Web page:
• Would you be willing to marry a member of this group? (1.0)
  • Would you be willing to have a member of this group as your close personal friend? (2.0)
  • Would you be willing to have a member of this group as your neighbor? (3.0)
  • Would you be willing to have a member of this group as your colleague at work? (4.0)
  • Would you be willing to have a member of this group as a citizen of your country? (5.0)
  • Would you be willing to have a member of this group visit your country as a non-citizen? (6.0)
  • Would you be willing to have a member of this group be excluded from associating with your country in any way? (7.0)

The ratings of multiple people from one community is collected as a cumulative and the average of this number represents the value of the social distance scale.

The Bogardus scale tries to measure social differences between attitudes of members of different ethnic communities as perceived by members of one community. It does not address social distance within a community.

“Social media” can thus promote social distancing (public health) while reducing social distance (sociology).


 

The Wuhan virus and common sense

July 26, 2020

Common sense went on vacation sometime in March 2020.

It seems to be an extended vacation and it is not certain when it will return.

Virus sense

Lockdowns seem to be counterproductive. They solve nothing. Instead they extend the life of the virus and prolong the pandemic. They could have maximized the global death toll. The only positive is that they may reduce the load on the hospitals.

The two areas where Sweden got it wrong were:

  • they did not restrict infection sources from reaching the care homes, and
  • they locked up the elderly in their “infected prisons”

But all the rest they did right.


 

Epidemiology is still more art than science and sometimes just speculation

July 24, 2020

The Wuhan virus, after 6 months, is still not under control.

I have grown a little tired of being told by all kinds of people that they are just following the science in the fight against the Wuhan virus. What science? There is a widespread delusion that epidemiology is a “settled science”. Epidemiology is, in reality, a mix of science and art and of “social science” (which is always a politicized view of behaviour). It is about “the frequency and pattern of health events in a population”. With a little known virus, as in this case, epidemiology relies on models and speculation. When the speculation is garbage, the model results are also, necessarily, garbage. The model results have ranged from the ridiculously complacent to the grotesquely alarmist, but what they all have in common is that they are/were wrong. Nothing surprising in that. That is the nature of modelling. A mathematical model is nothing more than a crystal ball and model results are always forecasts of the future. The problem lies in the delusion that epidemiology is an exact science and that model results give a sound and certain basis for public policy.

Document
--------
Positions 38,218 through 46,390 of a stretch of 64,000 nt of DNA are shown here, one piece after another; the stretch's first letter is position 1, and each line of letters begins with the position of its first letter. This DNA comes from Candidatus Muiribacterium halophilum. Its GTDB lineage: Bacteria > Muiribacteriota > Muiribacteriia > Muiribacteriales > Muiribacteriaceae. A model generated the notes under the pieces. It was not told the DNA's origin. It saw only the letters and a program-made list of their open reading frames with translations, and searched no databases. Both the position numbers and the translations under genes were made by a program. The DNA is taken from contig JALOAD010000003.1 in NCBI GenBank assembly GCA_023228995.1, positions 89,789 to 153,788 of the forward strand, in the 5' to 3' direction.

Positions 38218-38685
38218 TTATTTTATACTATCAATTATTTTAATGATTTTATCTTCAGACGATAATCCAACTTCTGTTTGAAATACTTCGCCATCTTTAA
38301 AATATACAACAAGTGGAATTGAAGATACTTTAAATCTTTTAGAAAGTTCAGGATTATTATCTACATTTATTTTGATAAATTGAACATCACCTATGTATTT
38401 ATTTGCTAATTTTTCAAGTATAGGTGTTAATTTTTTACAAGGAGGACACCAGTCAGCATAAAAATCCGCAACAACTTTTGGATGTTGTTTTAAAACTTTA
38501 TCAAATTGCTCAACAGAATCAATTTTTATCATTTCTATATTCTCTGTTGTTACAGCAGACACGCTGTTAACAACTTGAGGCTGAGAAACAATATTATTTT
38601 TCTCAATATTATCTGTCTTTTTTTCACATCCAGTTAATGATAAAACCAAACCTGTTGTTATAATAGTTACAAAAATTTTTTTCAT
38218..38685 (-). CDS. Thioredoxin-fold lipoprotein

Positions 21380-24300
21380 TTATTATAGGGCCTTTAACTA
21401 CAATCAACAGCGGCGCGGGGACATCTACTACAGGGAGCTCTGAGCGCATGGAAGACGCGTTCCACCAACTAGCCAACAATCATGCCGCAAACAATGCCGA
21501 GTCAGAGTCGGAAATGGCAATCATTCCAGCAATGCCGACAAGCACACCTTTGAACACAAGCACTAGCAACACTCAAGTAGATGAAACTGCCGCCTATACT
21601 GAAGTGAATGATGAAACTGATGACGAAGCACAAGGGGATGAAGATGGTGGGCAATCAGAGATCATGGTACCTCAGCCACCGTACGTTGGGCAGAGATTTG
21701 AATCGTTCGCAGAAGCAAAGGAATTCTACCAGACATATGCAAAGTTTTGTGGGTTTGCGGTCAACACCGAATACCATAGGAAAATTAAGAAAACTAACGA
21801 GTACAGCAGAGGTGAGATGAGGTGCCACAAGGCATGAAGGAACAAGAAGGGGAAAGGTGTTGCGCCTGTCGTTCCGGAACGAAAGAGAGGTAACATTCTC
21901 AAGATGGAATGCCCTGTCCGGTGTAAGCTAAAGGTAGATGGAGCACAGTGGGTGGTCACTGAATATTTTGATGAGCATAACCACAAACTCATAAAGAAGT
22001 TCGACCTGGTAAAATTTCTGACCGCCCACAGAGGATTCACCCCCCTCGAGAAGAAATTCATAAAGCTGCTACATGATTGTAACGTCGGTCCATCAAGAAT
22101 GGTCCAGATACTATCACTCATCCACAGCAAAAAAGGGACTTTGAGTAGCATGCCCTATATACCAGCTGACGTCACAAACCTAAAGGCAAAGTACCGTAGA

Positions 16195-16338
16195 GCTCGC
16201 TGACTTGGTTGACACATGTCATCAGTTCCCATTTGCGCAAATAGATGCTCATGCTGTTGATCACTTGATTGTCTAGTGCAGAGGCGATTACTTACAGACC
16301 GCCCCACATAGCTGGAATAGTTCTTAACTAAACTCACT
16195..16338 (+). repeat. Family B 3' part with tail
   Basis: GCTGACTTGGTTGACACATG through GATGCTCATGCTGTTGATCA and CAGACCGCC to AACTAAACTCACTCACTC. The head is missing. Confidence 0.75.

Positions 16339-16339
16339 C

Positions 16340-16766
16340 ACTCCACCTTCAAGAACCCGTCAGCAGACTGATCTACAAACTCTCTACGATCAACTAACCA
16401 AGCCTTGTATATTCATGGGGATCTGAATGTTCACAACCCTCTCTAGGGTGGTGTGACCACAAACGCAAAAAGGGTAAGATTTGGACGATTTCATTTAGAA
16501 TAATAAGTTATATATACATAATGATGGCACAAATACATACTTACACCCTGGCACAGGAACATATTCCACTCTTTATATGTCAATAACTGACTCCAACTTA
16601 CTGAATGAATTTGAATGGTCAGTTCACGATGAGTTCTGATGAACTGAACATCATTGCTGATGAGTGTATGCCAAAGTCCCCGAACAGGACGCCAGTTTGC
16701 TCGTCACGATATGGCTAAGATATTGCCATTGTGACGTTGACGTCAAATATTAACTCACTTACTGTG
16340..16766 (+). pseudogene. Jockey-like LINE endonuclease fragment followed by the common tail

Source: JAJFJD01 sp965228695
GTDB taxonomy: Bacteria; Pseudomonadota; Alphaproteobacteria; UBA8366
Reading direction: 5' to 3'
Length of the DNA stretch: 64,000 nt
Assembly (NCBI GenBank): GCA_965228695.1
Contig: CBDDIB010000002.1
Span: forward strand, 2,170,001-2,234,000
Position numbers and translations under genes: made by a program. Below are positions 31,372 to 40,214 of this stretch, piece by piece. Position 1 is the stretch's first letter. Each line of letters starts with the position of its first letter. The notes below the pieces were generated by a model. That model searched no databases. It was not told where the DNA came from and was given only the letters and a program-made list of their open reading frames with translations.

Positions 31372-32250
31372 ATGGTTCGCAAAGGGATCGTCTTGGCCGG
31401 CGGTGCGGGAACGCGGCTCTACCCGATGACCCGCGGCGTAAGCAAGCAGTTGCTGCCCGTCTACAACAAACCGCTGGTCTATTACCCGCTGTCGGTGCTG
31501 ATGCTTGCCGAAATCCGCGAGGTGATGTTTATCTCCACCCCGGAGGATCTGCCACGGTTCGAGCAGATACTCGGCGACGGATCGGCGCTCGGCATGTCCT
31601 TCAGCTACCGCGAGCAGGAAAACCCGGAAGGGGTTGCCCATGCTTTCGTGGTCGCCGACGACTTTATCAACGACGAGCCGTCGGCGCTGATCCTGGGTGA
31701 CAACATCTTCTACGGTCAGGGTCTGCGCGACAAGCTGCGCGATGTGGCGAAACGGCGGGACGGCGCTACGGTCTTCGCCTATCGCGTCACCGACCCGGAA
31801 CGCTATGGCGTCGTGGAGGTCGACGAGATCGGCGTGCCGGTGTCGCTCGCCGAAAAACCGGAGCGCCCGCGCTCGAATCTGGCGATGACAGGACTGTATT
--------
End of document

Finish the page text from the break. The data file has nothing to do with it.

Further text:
In the absence of a vaccine we are being led (or misled) by politicians blindly following the epidemiologists’ speculations about both the characteristics of the unknown virus and about social behaviour. In the space of 4 months the “best” epidemiologists at the WHO have changed their view of the Wuhan virus from being “non communicable between humans”, to “communicable by liquid droplets between humans”, to now be of “air borne transmission”. The experts have been divided whether transmission is from the symptomatic or from the asymptomatic. There are as many speculative views about when herd immunity can be achieved as there are epidemiologists. No one really knows. Art not science. Herds are always moving and herd immunity depends upon leaving the weak behind. Public policy is floundering as it staggers from lockdowns to no lockdowns to social distancing, from masks to no masks to some masks to masks for some, and from testing those with symptoms to restricted testing to mass testing. There is no certainty about whether testing is to be for the virus or for antibodies to the virus.

The Center for Disease Control has this definition of epidemiology:

Epidemiology is the study of the distribution and determinants of health-related states or events in specified populations, and the application of this study to the control of health problems.

But then they go on:

…. the practice of epidemiology is both a science and an art.